When we sleep well, we wake up feeling refreshed and alert for our daily activities. Sleep affects how we look, feel and perform on a daily basis, and can have a major impact on our overall quality of life.
To get the most out of our sleep, both quantity and quality are important. Teens need at least 8 hours—and on average 9¼ hours—a night of uninterrupted sleep to leave their bodies and minds rejuvenated for the next day. If sleep is cut short, the body doesn’t have time to complete all of the phases needed for muscle repair, memory consolidation and release of hormones regulating growth and appetite. Then we wake up less prepared to concentrate, make decisions, or engage fully in school and social activities.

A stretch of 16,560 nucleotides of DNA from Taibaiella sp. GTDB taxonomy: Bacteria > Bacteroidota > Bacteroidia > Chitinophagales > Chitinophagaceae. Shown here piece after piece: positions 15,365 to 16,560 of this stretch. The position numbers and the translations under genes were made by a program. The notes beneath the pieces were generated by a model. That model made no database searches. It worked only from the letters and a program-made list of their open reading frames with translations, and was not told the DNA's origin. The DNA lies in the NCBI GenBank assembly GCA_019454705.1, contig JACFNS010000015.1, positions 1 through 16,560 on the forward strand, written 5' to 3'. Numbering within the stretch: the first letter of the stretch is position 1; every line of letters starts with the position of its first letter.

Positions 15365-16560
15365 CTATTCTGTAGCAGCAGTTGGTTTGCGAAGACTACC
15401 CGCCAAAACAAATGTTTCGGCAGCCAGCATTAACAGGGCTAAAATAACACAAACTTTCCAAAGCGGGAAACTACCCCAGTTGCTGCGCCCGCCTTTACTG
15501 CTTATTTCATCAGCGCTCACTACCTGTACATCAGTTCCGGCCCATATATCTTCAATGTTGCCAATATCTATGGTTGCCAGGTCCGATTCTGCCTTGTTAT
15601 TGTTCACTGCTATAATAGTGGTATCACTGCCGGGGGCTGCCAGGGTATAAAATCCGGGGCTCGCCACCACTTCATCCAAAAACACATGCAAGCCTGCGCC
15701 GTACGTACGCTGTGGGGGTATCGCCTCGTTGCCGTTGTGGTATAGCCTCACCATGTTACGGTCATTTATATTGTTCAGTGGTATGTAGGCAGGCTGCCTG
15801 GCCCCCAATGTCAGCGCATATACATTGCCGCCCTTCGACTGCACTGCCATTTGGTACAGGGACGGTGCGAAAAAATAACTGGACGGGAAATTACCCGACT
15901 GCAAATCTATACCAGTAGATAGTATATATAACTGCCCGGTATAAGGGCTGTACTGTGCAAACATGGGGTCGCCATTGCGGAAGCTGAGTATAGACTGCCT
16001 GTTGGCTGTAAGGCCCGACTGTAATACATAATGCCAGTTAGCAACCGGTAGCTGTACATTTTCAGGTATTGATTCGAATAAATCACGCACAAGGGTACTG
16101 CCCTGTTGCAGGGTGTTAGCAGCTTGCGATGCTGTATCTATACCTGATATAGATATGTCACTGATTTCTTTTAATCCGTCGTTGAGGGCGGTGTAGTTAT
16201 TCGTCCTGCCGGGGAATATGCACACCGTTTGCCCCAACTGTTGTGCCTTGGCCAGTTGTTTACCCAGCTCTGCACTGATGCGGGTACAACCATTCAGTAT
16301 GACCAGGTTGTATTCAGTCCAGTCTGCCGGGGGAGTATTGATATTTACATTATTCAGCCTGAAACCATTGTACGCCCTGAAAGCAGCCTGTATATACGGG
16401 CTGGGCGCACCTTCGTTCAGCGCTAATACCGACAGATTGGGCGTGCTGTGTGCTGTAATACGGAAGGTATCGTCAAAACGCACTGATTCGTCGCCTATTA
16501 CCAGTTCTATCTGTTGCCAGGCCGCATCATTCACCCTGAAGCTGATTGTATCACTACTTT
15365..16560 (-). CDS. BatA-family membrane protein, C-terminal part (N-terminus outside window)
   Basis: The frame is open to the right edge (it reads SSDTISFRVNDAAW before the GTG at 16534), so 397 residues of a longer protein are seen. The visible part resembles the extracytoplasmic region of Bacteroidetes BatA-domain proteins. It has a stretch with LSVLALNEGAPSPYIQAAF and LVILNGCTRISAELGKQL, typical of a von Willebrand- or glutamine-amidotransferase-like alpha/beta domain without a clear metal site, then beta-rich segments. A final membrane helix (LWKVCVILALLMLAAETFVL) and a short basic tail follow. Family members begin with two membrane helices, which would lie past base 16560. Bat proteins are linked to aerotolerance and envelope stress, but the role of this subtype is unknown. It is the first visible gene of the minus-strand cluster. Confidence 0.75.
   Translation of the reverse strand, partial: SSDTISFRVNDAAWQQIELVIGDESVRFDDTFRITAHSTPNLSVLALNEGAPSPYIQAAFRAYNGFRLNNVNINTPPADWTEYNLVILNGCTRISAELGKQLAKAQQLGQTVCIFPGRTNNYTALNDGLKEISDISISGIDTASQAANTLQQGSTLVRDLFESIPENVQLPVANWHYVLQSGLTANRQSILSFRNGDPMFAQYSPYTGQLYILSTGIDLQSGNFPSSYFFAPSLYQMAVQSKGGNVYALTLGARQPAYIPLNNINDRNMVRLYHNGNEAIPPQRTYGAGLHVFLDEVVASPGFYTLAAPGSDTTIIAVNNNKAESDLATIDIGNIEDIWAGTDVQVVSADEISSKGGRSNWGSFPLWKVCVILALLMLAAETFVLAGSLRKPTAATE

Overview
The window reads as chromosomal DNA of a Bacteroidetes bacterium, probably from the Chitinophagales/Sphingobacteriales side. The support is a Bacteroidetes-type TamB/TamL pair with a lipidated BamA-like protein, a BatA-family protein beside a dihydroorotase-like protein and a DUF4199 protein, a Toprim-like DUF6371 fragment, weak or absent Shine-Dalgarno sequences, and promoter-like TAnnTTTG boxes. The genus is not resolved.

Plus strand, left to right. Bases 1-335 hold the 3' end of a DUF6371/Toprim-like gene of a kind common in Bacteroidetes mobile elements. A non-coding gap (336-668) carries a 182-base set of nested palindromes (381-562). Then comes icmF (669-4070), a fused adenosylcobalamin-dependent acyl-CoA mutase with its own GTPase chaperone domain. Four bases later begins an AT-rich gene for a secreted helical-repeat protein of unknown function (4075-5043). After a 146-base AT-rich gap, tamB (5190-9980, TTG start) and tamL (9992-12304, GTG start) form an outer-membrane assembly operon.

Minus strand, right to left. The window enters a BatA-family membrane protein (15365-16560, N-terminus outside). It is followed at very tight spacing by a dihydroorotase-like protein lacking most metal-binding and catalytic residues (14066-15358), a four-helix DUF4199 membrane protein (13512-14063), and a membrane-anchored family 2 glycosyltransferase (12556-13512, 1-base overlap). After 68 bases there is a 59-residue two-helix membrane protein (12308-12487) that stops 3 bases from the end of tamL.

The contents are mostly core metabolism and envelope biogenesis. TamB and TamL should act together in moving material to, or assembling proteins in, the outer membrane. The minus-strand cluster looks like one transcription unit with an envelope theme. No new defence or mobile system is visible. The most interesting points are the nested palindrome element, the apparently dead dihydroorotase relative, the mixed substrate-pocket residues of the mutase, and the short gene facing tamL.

NREM (75% of night): As we begin to fall asleep, we enter NREM sleep, which is composed of stages 1-4
N1 (formerly “stage 1”)
N2 (formerly “stage 2”)
N3 (formerly “stages 3 and 4”)
REM (25% of night): First occurs about 90 minutes after falling asleep and recurs about every 90 minutes, getting longer later in the night
In addition, levels of the hormone cortisol dip at bed time and increase over the night to promote alertness in morning.
Sleep helps us thrive by contributing to a healthy immune system, and can also balance our appetites by helping to regulate levels of the hormones ghrelin and leptin, which play a role in our feelings of hunger and fullness. So when we’re sleep deprived, we may feel the need to eat more, which can lead to weight gain.
The one-third of our lives that we spend sleeping, far from being “unproductive,” plays a direct role in how full, energetic and successful the other two-thirds of our lives can be.